Career | The Brainzooming Group - Part 49 – page 49
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While in South Florida, I had dinner with Dave Brown (no relation) who introduced me to my wife and was our boss on the student activities board at Fort Hays State University. We later went to Southern Illinois University as a result of Dave introducing us to his former student activities boss from grad school.

It’s embarrassing that it’s been twenty years since we’ve seen each other because Dave was the first strategic mentor in my career. I learned a number of very important lessons from Dave that have served me incredibly well since; they can probably benefit you also:
  • Whenever you’re bringing even a few people together, it’s an event and you should make it special. Under Dave’s tutelage, I produced small coffee house performances and a 5,000 person concert. No matter how many people were attending, he emphasized making the event something memorable. That perspective shaped me to view every meeting or presentation, no matter how small, as an event where there’s a duty to create a memorable experience.
  • You have to plan and manage the whole host of details for any event. Dave demonstrated the discipline of planning and producing large events. It became quickly clear I wouldn’t get into concert production (Kansas City’s most well-known promoter told me to forget it, because “you start at the bottom and work your way down”). Yet when another mentor entered my career later, and our company started producing large events, I was able to step into a production and on-stage role seamlessly even though I was a market research guy. That opportunity has profoundly shaped my career the last 10 years.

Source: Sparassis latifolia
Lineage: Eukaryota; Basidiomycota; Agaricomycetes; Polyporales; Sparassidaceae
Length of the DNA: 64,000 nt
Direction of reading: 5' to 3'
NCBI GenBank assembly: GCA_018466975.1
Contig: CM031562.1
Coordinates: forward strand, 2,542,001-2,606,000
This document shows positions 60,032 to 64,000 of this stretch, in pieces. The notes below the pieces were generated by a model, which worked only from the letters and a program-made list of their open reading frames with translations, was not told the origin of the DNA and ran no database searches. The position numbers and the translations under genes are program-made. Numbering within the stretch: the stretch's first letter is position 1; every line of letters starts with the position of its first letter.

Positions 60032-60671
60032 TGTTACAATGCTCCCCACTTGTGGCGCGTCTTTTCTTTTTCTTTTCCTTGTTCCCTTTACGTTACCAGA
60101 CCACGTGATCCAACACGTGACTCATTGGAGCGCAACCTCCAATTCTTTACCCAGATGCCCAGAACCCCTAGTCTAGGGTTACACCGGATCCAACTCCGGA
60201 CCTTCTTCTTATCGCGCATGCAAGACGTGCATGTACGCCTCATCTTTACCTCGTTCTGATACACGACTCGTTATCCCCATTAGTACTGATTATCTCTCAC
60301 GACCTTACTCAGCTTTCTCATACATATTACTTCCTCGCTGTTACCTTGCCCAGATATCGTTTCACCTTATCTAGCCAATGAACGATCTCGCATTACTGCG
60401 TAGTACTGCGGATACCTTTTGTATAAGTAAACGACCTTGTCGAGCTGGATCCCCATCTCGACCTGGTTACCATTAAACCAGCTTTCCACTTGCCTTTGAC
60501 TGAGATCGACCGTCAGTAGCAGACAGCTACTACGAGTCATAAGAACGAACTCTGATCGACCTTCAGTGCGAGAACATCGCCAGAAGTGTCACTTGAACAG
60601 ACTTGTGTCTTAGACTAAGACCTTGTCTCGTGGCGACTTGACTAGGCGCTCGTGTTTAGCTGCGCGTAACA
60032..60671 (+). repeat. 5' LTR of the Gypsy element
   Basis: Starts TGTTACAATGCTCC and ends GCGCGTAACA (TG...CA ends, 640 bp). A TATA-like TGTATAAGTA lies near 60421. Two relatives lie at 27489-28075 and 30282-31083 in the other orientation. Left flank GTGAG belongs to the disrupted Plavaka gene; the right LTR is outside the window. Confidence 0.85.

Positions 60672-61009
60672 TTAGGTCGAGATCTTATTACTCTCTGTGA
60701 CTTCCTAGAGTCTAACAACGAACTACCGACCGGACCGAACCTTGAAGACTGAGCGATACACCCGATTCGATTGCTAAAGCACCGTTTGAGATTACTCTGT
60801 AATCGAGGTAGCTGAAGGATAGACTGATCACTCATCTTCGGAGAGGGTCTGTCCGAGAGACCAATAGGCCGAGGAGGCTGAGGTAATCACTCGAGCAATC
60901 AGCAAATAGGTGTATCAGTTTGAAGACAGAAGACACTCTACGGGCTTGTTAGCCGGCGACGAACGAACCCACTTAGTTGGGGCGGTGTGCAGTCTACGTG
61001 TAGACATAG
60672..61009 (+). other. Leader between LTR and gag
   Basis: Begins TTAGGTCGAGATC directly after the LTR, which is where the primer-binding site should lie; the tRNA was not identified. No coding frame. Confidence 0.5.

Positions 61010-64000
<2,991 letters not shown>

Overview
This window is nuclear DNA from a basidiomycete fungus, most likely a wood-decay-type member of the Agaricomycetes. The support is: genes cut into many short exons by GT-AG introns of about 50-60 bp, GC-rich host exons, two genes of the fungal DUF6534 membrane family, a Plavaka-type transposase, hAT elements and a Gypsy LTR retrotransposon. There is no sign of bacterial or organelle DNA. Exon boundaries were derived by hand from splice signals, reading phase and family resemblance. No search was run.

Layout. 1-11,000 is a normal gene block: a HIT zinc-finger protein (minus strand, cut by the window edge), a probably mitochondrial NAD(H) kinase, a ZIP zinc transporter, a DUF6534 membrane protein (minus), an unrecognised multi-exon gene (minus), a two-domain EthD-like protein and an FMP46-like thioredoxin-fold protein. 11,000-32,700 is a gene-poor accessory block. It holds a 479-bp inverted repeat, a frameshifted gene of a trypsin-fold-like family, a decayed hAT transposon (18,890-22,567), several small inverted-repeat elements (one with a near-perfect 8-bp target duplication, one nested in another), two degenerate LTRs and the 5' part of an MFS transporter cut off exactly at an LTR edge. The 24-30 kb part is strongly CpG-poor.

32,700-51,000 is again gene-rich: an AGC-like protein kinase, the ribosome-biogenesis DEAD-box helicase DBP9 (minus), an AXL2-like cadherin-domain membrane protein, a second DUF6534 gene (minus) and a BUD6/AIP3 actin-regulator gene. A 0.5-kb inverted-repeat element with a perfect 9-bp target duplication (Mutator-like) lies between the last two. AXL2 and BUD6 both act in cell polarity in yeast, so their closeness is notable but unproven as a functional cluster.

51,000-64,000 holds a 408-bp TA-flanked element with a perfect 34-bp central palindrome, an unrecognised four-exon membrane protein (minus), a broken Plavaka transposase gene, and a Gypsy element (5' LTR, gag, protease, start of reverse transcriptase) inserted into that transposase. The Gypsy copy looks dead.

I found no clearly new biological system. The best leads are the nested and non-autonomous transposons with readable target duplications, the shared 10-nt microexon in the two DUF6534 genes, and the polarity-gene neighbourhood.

• Create a huge vision and stick to it amid all odds against you accomplishing it. Dave created an incredible, nationally-recognized concert series at a small Western Kansas college, attracting an unbelievable string of #1 chart acts. He did it with an often hostile university administration that completely missed the significance of his accomplishments in gaining attention for the university. It was audacious, but it was the right thing for the school, and Dave was going to make it happen no matter what.

There’s a host of other things in my life that Dave shaped, but within this short post, he accounted for me meeting my spouse, making the introduction that ultimately led to me getting a nearly free graduate education, turning me into an “event person,” and paving the way to successfully seize one of the biggest opportunities of my career.